One of the most important factors within a company’s recruitment strategy is the idea of continuity. Continuity contributes greatly to candidate trust and also makes the administrative side easier too. There is no real reason for a business not to value continuity other than ignorance of its importance.
Let’s assume that you have a PSL (preferred supplier list) and you are farming out the task of tracking down the perfect candidate to multiple recruiters. That would be a very good guess as the majority of companies use this method, though not all have a PSL, electing to just contact recruiters at random whenever the need arises. Specialist recruitment partners are a pretty new concept so most have not even considered that as a possibility.
Now, nothing stops those multiple recruitment companies from contacting the same prospects at the same, or similar times, in order to attract them to the role. Having multiple recruiters working the same candidates is a failure of your recruitment processes. Firstly, those recruiters have wasted their time chasing the same person. Recruiters working on a no win, no fee basis only have so many hours they will spend on a job role before binning it off in favour of something that may offer a better chance of payment, and if they are contacting individuals who have already expressed interest or chosen not to go ahead with the opportunity, it can lead to a lack of both recruiters and candidates. Secondly, to that candidate, your organisation appear disorganised. There is no joined-up thinking going on, and if that is the case, why would they desire to work with you?
As the market for quality candidates heats up, one of the major factors in securing said candidate is speed. How fast can you find them, how fast can you screen them and how fast can you secure them? Having more recruiters on the case should by rights make the task quicker but that is rarely the case.
Responsive employers are worth their weight in gold and a few are working out that the way to overcome the stalling within their hiring is not solely to throw larger money offers at the candidates, but to rethink how they recruit.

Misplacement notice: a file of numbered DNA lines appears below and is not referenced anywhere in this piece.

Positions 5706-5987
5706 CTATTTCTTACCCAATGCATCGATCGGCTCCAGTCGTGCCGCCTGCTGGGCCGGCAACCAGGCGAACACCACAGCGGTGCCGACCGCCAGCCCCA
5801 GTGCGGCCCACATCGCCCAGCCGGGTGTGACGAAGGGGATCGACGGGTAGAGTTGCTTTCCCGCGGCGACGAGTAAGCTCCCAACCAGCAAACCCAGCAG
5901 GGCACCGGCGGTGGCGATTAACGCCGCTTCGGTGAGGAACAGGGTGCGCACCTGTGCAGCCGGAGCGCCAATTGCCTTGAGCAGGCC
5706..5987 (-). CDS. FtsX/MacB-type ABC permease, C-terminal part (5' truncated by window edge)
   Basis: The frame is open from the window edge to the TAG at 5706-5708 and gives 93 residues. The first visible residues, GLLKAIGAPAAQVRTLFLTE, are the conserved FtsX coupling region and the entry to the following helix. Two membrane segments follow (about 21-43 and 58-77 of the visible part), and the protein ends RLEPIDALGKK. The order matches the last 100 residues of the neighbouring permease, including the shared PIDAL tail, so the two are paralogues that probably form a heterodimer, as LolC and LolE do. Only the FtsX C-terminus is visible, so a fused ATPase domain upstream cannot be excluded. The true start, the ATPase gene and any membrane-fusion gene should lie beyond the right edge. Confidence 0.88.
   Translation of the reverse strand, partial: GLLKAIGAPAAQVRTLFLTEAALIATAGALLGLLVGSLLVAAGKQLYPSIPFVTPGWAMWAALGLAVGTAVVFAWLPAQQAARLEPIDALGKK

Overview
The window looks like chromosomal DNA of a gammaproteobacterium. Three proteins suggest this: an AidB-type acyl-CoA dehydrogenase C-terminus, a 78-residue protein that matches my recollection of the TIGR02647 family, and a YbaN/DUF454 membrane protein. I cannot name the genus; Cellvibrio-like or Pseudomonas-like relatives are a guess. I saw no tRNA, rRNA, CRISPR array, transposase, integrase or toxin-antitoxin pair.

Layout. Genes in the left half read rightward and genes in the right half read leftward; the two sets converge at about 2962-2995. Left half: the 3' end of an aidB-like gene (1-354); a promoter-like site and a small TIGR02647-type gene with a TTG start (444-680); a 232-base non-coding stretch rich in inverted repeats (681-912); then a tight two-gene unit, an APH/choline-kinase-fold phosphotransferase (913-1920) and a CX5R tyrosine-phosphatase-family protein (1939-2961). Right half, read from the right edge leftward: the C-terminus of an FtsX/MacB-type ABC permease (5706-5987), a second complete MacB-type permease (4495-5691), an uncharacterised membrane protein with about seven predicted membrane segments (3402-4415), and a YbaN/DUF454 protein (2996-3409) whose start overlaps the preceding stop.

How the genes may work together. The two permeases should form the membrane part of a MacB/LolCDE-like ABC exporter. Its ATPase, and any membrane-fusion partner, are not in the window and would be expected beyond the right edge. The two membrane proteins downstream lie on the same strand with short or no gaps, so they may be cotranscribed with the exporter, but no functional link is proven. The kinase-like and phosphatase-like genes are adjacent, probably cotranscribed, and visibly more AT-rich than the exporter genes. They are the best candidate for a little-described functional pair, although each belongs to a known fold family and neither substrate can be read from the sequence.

If you were building a house, you would not use more than one architect at the same time or a few sets of builders, hoping that some how the plan would coalesce all by itself? In no other industry would this be classed as normality, yet within recruitment, it is. Perhaps, until now, no one has offered any alternative.
The frustration a candidate will feel being put forward for a role, only to find out they are not a good fit, and then to have it happen all over again, will sour them on your company. Multiple points of contact are where miscommunication happens and where alienation can occur. There is no excuse, in this day and age, for this to happen.
Exclusivity is a scary word for organisations looking for recruiters. This topic comes up again and again. A hiring manager may know they need to switch up the way they are doing something, for better results, but are not sure how. Wary of making it so that they have no back-up, they ignore the parts of their current strategy that are not working or that are causing headaches.
The added continuity that specialist recruitment partners bring to the table usually never crosses the mind of someone who is obsessed with recruiting fast. The false economy of destroying continuity is not an issue they wish to face. Yet face it they must.
The big question is: how far does it have to go, and how long does it have to go on, before the continuity issue is taken seriously? Next time you make soup in your kitchen, think about that old saying and decide whether you want to invite around a lot more cooks to try and get it done quicker, or if you are better off with just the one.
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